Transcendental meditation can reverse heart disease since it reduces blood pressureneck artery thickness, and heart attacks [32].

Transcendental meditation is effective in treating stress and potentially preventing heart disease, the variability of its effectiveness is questionable. While it is beneficial to use in an underserved area, variations in effectiveness could be a sign of a shortcoming [33].

9) Prevents Inflammation

Meditation and mindful activities show potential for treating chronic inflammatory condition since the participation in these activities leads to decreased production of inflammation [34].

In older adults, mindfulness activities lead to a decreased sense of loneliness and decreased inflammation [35].

Meditation not only prevents inflammation genes from being expressed but helps to cope with stress [36].

10) Helps to Cope With Stress

Those who did compassion meditation had, on average, less stress than the control, suggesting that compassion meditation assists with dealing with stress-induced responses [37].

In a high-stress job, such as one in the health field, techniques that derive from meditation help to not only help with stress but with mental health in the long run [38].

Meditation based practices help college students cope with stress and allow them to be more forgiving [39].

When in the larger scheme of things, group meditation helped students to cope with stressful times and give them a sense of hope [40].

Biologically, meditation affects the subiculum of the hippocampus, which regulates stress [41].

Meditation can be helpful for improving mood and decreasing distress but it’s primarily effective at reducing distracting thoughts [42].

11) Meditation Improves Cognitive Function

With meditation, front parts of the brain get thicker while back parts of the brain become thinner. Since the front of the brain includes things like the prefrontal cortex, meditation may affect the displacement of the neural process since it requires repeated intense focus [43].

Meditation increases the thickness of the prefrontal cortex, which makes it less prone to the displacement of age-related thinking (slowing down the process) [44].

This process is associated with greater volumes of gray matter [45, 46] and less cognitive errors than the control group [45].

Meditation can have protective effects on the brain since it prevents the deterioration of gray matter which appears with aging [47].

It deactivates the part of the brain dealing with daydreaming and rewires the brain to think more in the present [48, 49].

12) Meditation Helps Emotional Stability

Those who meditate have a larger right hippocampus. Since these regions are related to emotional control, this implies that meditation enhances emotional stability and regulation [50].

The more years that you meditate, the folding of the brain (cortical gyrification) increases, which helps to integrate cognitive processing [51].

By activating the angular cingulate cortex, meditation helps with emotional processing [52].

13) Helps to Cope With Pain

Although meditation is not as effective as behavioral therapy for pain, it does provide an improvement in coping with pain [53].

Meditation helps to reduce pain by framing the situation optimistically by mitigating the amount of pain perceived [54, 55].

The way meditation relieves pain is very similar to normal mechanisms in our body that regulate pain [56].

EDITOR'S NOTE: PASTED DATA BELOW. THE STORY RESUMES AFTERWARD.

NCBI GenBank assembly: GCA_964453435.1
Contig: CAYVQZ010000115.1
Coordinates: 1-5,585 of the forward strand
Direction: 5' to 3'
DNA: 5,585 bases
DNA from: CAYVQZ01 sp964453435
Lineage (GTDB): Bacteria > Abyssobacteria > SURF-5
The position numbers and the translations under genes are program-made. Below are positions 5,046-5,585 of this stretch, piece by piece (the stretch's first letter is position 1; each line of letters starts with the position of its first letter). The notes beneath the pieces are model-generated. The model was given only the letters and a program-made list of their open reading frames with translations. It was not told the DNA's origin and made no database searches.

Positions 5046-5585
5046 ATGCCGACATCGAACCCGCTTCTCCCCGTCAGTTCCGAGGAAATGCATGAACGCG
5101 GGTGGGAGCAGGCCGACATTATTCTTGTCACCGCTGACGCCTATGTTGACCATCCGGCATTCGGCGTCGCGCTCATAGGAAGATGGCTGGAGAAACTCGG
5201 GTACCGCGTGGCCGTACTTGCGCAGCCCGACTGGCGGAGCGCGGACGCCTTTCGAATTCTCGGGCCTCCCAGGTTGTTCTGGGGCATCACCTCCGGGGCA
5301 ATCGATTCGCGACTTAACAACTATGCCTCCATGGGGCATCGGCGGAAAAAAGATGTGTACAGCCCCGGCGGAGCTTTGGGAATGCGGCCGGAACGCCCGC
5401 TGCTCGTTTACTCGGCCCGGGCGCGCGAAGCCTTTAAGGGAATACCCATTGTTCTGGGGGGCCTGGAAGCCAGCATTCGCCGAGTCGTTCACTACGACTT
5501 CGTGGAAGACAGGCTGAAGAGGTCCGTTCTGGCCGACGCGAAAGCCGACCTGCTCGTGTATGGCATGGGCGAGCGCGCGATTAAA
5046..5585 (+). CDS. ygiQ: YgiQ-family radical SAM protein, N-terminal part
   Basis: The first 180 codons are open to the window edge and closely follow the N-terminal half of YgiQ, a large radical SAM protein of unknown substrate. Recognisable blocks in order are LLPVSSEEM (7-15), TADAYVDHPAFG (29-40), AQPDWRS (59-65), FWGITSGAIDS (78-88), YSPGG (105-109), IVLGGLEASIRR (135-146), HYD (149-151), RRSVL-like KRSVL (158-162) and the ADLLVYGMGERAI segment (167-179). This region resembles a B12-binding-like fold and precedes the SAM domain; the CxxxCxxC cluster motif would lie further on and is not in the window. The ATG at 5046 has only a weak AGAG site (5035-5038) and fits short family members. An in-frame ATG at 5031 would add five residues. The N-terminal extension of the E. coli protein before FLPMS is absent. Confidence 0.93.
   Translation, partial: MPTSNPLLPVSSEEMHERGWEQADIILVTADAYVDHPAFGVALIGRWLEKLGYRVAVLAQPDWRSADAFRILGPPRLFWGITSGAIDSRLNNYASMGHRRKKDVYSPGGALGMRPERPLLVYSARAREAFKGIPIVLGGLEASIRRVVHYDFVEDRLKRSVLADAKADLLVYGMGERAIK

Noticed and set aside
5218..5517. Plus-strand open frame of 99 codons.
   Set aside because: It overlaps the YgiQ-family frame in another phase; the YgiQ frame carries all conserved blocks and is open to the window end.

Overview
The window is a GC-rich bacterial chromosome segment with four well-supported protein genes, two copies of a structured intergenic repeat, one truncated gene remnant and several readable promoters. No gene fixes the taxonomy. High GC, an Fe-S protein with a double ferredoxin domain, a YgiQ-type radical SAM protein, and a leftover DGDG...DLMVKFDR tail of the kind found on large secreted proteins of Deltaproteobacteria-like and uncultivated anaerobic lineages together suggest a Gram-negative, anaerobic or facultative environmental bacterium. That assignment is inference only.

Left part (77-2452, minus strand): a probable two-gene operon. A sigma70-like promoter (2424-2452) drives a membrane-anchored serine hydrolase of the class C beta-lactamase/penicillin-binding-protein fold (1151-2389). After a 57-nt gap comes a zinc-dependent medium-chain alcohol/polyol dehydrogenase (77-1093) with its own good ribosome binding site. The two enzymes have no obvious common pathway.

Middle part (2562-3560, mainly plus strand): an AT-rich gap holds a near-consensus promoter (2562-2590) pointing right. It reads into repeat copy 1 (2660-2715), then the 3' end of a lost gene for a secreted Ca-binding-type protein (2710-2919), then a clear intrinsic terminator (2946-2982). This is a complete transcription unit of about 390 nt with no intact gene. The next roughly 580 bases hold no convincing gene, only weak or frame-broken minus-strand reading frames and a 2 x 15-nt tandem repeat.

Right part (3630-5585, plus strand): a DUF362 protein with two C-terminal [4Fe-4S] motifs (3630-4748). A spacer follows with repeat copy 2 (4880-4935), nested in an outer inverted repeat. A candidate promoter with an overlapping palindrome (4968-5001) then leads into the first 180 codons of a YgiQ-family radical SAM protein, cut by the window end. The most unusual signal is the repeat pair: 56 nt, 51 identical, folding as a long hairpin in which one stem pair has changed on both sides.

Meditation significantly helps patients with chronic pain conditions [57, 58]. It alleviates pain for up to 15 months afterward, showing how effective it is at relieving pain [59].

14) Increases Melatonin

Advanced meditators have higher levels of serotonin than those who do not meditate. Serotonin also decreased after an hour of meditation, making a drop in serotonin and indicator of rest and relaxation [60].

Meditation increases the melatonin levels in the blood which may be responsible for the many health implications that it holds [61].

Meditation helps increased levels of melatonin and, consequently, improves wellbeing [62].

15) Meditation Decreases Mortality

Meditation decreases mortality. An experiment with the elderly indicated that those who had meditated had a greater survival rate [63].


  • Increased ACC (Anterior Cingulate Cortex) function which mediates attention [64].
  • Increased PFC (Pre-Frontal Cortex) density, resulting in increased executive function [65].
  • The increased cortical thickness of the Hippocampus, which helps learning and memory information [66].
  • Decreased Amygdala activation of the fight or flight (SNS) system [67].
  • Decreased DMN (Default Mode Network) which causes us to seek pleasure [68].

Ways to Improve Your Meditation

I have found that one of the most important factors when trying to meditate is finding a comfortable position in which you are free of pain or discomfort that could distract you.

The ideal meditation position will depend on your own body type. You just need to experiment. Here are some common ones:

Personally, I like to be sitting or kneeling on the floor while meditating, preferably grounded. I have found these tools to be great for ensuring a comfortable and distraction-free meditation session:

  • Guided Mindfulness Meditation
  • Cushion
  • Mat – this is great for protecting the ankles from hard floors
  • Stool – great if you can’t do cross-legged
  • Timer – means you don’t have to clock watch

Before I meditate I take the following supplements to increase my tranquility and enhance the positive effects of meditation on the brain:

Want More Targeted Ways to Improve Your Mood?

If you’re interested in natural and more targeted ways of improving your mood, we at SelfHacked recommend checking out this mood wellness report. It gives genetic-based diet, lifestyle and supplement tips that can help improve your mood. The recommendations are personalized based on your genes.